a measure of worth

Yesterday, I asked Elena if her teachers had liked the Christmas gift, and she said yes.  (The little gingerbread houses from the last post; adorable and amazing, right?)  She had also given another gift yesterday, a Slinky toy that had been broken by a third party and not replaced.  I asked her if he had liked the Slinky, and she said that he had thanked her.

Last year, Sonja’s high-school teachers were ecstatic with the little gift of gingerbread.  There are so many teachers and so many students in her secondary school, that gifts are not expected or usually given.

The six green touques with coordinating pom-poms went to school for the gift exchange that had been planned among the six good friends.  (The touques are a funny story in and of themselves.  Elena and her friends had wanted to do a gift exchange, but could not figure out how to pull names from a hat without pulling their own, so to “simplify” things, it was decided that each would buy gifts for all six friends, at a gift price of $15 each.  Ahem.  Then she decided on matching touques.  I ran upstairs and grabbed the bulky yarn from the storage bin under the bed.  With the hat pattern from the Purl Bee, and with two days and three evenings, they were done.  I thought about the fact that I had spent considerably less per gift than had been decided upon, but I also thought about the last two days of knitting and pom-pom making that I had done.)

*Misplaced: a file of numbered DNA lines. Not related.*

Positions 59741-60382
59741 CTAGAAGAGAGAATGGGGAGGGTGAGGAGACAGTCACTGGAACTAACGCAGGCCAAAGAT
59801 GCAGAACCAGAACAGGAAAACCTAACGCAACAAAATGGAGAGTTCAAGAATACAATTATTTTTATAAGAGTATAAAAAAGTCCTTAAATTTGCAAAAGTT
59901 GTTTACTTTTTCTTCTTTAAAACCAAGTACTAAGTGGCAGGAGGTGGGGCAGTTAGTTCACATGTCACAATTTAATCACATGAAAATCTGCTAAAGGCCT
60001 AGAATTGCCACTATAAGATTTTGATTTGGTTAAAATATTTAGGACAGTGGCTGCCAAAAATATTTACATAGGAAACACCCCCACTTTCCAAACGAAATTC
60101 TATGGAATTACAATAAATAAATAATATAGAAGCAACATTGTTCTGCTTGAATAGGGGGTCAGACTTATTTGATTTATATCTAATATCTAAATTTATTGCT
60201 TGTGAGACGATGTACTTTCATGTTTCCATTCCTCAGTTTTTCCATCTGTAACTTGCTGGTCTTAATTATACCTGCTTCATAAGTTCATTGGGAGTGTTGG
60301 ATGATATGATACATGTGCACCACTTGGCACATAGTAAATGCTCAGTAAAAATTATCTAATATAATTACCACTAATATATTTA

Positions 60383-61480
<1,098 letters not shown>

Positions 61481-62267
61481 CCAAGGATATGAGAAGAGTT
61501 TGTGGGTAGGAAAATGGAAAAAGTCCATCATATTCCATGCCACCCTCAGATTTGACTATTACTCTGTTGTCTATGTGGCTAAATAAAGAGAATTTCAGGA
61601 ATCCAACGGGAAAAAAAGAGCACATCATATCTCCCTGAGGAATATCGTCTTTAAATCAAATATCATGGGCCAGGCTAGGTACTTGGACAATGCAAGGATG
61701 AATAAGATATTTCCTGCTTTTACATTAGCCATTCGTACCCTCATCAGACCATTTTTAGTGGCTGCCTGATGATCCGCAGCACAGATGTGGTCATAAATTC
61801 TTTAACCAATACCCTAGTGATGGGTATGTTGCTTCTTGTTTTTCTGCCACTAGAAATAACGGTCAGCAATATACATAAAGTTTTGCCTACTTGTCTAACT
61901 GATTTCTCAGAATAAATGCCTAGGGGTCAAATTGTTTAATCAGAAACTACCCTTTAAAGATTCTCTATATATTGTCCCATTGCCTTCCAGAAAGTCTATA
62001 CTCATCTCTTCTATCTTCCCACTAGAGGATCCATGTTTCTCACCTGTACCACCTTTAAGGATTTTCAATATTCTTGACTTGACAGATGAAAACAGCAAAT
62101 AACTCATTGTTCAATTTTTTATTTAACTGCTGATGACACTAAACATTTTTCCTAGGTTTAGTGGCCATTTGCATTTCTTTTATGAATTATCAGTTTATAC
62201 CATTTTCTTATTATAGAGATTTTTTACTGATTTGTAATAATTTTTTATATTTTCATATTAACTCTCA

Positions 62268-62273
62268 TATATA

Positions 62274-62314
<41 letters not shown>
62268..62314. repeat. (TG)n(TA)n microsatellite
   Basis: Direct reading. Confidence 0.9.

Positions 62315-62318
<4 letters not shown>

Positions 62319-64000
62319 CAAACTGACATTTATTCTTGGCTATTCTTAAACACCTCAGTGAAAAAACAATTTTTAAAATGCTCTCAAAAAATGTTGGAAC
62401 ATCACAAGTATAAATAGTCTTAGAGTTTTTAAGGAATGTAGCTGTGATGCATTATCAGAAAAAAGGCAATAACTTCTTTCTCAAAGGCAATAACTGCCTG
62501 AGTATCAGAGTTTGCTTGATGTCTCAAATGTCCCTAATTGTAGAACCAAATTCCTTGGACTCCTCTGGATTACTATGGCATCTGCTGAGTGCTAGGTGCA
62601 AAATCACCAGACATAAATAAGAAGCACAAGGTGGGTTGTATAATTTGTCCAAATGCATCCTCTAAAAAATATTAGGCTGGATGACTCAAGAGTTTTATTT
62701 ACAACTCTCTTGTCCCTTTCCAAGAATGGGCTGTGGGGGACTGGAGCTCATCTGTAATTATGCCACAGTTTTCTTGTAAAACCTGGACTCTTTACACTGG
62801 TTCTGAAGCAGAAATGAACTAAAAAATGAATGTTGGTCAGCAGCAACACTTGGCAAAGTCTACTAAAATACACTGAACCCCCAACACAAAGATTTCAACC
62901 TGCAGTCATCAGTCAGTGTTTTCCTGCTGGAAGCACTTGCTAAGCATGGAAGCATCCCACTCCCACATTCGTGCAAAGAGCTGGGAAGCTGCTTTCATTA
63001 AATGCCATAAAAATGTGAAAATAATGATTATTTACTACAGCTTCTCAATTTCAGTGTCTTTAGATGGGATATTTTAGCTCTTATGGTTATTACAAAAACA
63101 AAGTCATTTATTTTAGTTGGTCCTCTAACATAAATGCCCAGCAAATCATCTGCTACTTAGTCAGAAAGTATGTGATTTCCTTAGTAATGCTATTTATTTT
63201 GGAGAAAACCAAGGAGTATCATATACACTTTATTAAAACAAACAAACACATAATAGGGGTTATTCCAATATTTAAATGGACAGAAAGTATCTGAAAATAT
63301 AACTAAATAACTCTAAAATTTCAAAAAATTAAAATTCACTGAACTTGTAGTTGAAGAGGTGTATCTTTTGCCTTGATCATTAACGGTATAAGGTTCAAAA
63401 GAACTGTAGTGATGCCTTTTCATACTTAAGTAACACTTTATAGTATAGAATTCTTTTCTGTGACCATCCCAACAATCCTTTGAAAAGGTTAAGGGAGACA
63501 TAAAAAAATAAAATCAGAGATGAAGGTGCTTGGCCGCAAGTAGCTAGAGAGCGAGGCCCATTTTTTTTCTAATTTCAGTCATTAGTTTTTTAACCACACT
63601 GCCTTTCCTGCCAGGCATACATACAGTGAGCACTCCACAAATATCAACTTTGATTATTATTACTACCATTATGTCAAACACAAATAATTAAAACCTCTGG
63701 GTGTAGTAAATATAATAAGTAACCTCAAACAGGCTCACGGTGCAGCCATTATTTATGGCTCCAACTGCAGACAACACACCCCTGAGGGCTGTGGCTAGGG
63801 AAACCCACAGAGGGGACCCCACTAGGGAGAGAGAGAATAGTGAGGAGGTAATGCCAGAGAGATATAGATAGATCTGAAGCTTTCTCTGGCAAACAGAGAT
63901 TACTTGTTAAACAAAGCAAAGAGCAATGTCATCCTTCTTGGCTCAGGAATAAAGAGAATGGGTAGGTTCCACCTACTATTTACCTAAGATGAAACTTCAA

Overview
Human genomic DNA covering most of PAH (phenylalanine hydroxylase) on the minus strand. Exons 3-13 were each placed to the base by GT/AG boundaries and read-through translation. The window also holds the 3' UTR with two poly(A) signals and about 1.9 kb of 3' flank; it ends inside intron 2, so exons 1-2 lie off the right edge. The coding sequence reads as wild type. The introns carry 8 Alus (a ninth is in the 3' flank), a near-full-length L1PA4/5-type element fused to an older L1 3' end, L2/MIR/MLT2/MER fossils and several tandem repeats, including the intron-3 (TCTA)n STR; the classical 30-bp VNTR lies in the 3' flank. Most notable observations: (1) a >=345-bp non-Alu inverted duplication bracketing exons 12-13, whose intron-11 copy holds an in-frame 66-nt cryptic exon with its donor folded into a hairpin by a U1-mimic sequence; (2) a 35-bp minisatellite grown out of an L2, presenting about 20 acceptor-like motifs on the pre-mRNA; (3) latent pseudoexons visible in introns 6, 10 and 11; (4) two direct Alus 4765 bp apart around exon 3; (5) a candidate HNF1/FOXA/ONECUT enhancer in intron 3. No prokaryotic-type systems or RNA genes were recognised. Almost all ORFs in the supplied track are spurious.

Of course with all the gifts bought at Christmas, I’m always wondering about the perfect of each gift, the level of appreciation, and what giving each gift means for the recipient, but also for me.  Maybe I’m over analyzing, but if I’m going to be Scrooge, it’s realizing the the time and effort of a handmade gift is completely lost on the recipient.  On the other (and better) hand, the time and effort of the gingerbread cookies meant time spent together with the girls.  Our time, our tradition.  The cookies are almost an extra; a bonus.  The effort of the knitting meant that I had quiet time to myself, with good movies and fuzzy wool.  And you know who appreciated the knitting effort?  Elena.  The kid who I was really doing it for. 

Behind every gift is the spirit of intent, and that is what gives me the warm fuzzies.  The best part of giving is the anticipation of the act of giving, and seeing that act through, with love.  It’s good; it’s Christmas.

tuques

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2 Responses to a measure of worth

  1. planetcoops says:

    What lovely gifts! Those gingerbread houses looked fantastic too, although had they been made here, they might not have lasted long enough to be made into houses!

  2. knitsofacto says:

    Yup, for me it’s all about the giving too, and I love matching the gifts to what I know about the recipients.

    Nice hats :D

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